- New research explores the genetic and lifestyle differences of people who live to at least 100 years old.
- The study researchers found that people over the age of 100 have strong immune systems.
- Doctors say the study findings may eventually lead to treatments that could help extend the lives of others.
Many people aim to live long, healthy lives — and scientists may have discovered the secret to doing just that.
A new study published in the journal eBioMedicineThey analyzed the DNA and lifestyle of seven centenarians (people who are at least 100 years old) to try to figure out how they lived that long. Researchers discovered that people in the 100+ group had highly functioning immune systems that fought and recovered from a range of illnesses.
While the study is small, the researchers said in a statement that it is the largest single-cell data set of centenarians to date. There will be 89,739 centenarians living in the United States in 2021 — nearly double the number two decades ago, according to data from the United Nations.
So, is having a strong immune system into old age the key to living longer? Here’s what we know.
Why might a strong immune system help you live longer?
It’s important to note up front that the study didn’t prove that having a strong immune system helps you live longer — it simply found that people over 100 have strong immune systems. “It’s unclear whether this is a cause of aging or a consequence of it,” says Scott Kaiser, MD, a geriatrician and director of cognitive health on aging at the Pacific Neuroscience Institute in Santa Monica, California. However, there are a few things worth exploring here.
One is that your immune system tends to become less robust as you get older, says lead study author Tania Karagianis, PhD, a bioinformatics expert in the Center for Quantitative Methods and Data Science and the Institute for Clinical Research and Health Policy Studies at Tufts University. medical Center.
“With age come changes in our immune systems, including their function and cell composition, and these changes can lead to diseases associated with aging,” she says. “Many centenarians experience delays in the onset of diseases associated with aging, and this suggests an elite immunity that is still highly functional even into extreme old age.”
It also appears that centenarians come into contact with their fair share of pathogens, Karagianis says. “Our findings suggest that centenarians are at greater exposure to infections and harbor unique, high-functioning immune systems to deal with these exposures, allowing for extreme old age to be reached.”“,” Says.
On a very basic level, too, having a strong immune system means your body is better able to fight off infections that can be serious — even deadly, says Thomas Russo, MD, chief of infectious diseases at the University at Buffalo in New Jersey. York. “One of the leading causes of death is infection,” he says. “We’re doing better in the era of antibiotics and a variety of supportive therapies, but we’re still not quite perfect in terms of trying to manage serious infections.”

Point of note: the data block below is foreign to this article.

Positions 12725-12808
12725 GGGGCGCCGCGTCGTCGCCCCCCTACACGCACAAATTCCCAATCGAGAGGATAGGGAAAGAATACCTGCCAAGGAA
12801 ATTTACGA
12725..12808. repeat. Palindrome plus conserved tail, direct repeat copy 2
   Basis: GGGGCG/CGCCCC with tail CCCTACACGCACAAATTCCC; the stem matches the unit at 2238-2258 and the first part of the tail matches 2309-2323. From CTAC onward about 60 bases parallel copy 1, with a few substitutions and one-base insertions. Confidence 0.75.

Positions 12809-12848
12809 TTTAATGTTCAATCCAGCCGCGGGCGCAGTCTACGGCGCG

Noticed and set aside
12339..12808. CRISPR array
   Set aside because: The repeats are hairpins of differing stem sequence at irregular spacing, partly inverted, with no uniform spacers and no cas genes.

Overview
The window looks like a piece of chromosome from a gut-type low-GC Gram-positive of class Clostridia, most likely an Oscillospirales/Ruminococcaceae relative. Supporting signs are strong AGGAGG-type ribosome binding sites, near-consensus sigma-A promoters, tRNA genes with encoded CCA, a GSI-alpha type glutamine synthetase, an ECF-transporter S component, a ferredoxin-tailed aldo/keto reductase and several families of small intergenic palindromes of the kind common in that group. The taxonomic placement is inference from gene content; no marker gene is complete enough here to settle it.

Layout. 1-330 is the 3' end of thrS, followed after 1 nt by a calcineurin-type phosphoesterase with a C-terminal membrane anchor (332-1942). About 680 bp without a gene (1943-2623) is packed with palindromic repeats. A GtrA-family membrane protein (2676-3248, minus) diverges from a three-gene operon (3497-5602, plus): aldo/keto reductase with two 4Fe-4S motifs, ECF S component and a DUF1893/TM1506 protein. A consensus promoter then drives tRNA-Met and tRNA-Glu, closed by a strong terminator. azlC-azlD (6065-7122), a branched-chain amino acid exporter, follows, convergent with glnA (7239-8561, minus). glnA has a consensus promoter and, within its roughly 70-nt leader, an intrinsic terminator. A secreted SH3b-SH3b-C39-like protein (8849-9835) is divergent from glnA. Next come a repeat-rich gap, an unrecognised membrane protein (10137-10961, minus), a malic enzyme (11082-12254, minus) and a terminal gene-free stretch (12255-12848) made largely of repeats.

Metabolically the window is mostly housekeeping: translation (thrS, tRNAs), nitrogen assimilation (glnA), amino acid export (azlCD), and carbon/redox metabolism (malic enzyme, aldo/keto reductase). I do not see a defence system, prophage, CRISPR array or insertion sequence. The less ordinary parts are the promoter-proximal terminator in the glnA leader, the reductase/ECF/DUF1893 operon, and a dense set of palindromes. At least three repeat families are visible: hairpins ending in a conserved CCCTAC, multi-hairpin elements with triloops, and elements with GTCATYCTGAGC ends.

“If someone has an immune system that is behaving like that of a younger person, they are less likely to die from the infection,” Dr. Russo continues. “While this is not the only factor in reaching old age, it is an important one.”
How to support a healthy immune system
Much of how your immune system performs comes down to genetics, Dr. Russo says, and recent study findings support that. “Our study indicates that there are changes in the gene expression of the immune system that are specific to the age of centenarians,” says Karagianis.
You can’t really give yourself an immune system like a perennial, says Dr. Russo, but you can “artificially boost” it to ensure you’re as prepared as possible for pathogens that may come your way. “This means making sure you are up to date on all the vaccines we recommend at the right time,” he says. “It is definitely better than not vaccinating.”
It’s also important to see your health care provider on a regular basis, Dr. Russo says, and if you’re a group at high risk for serious or fatal complications from infection, you have a low threshold for contacting your doctor.
Dr. Russo stresses the importance of maintaining a healthy weight, exercising regularly, eating a healthy diet, and getting at least seven hours of sleep each night. “All the things that are good for your health in general are going to help your immune system and longevity,” he says.
“Practicing mindfulness, self-care, and stress management are also important,” says Dr. Kaiser. “It’s incredible the evidence that shows regular meditation can have a huge positive effect on your immune system.”
Ultimately, says Karagianis, “we don’t have an answer for how to live longer.” However, that may come. “Our findings can provide a basis for exploring possible drivers of severe aging that could lead to the discovery of healthy antiaging therapies,” she says.
Corinne Miller is a freelance writer specializing in general wellness, sexual and relationship health, and lifestyle trends, with work appearing in Men’s Health, Women’s Health, Self, Glamor, and more. She has a master’s degree from American University, lives on the beach, and hopes to own a cup of tea and a taco truck one day.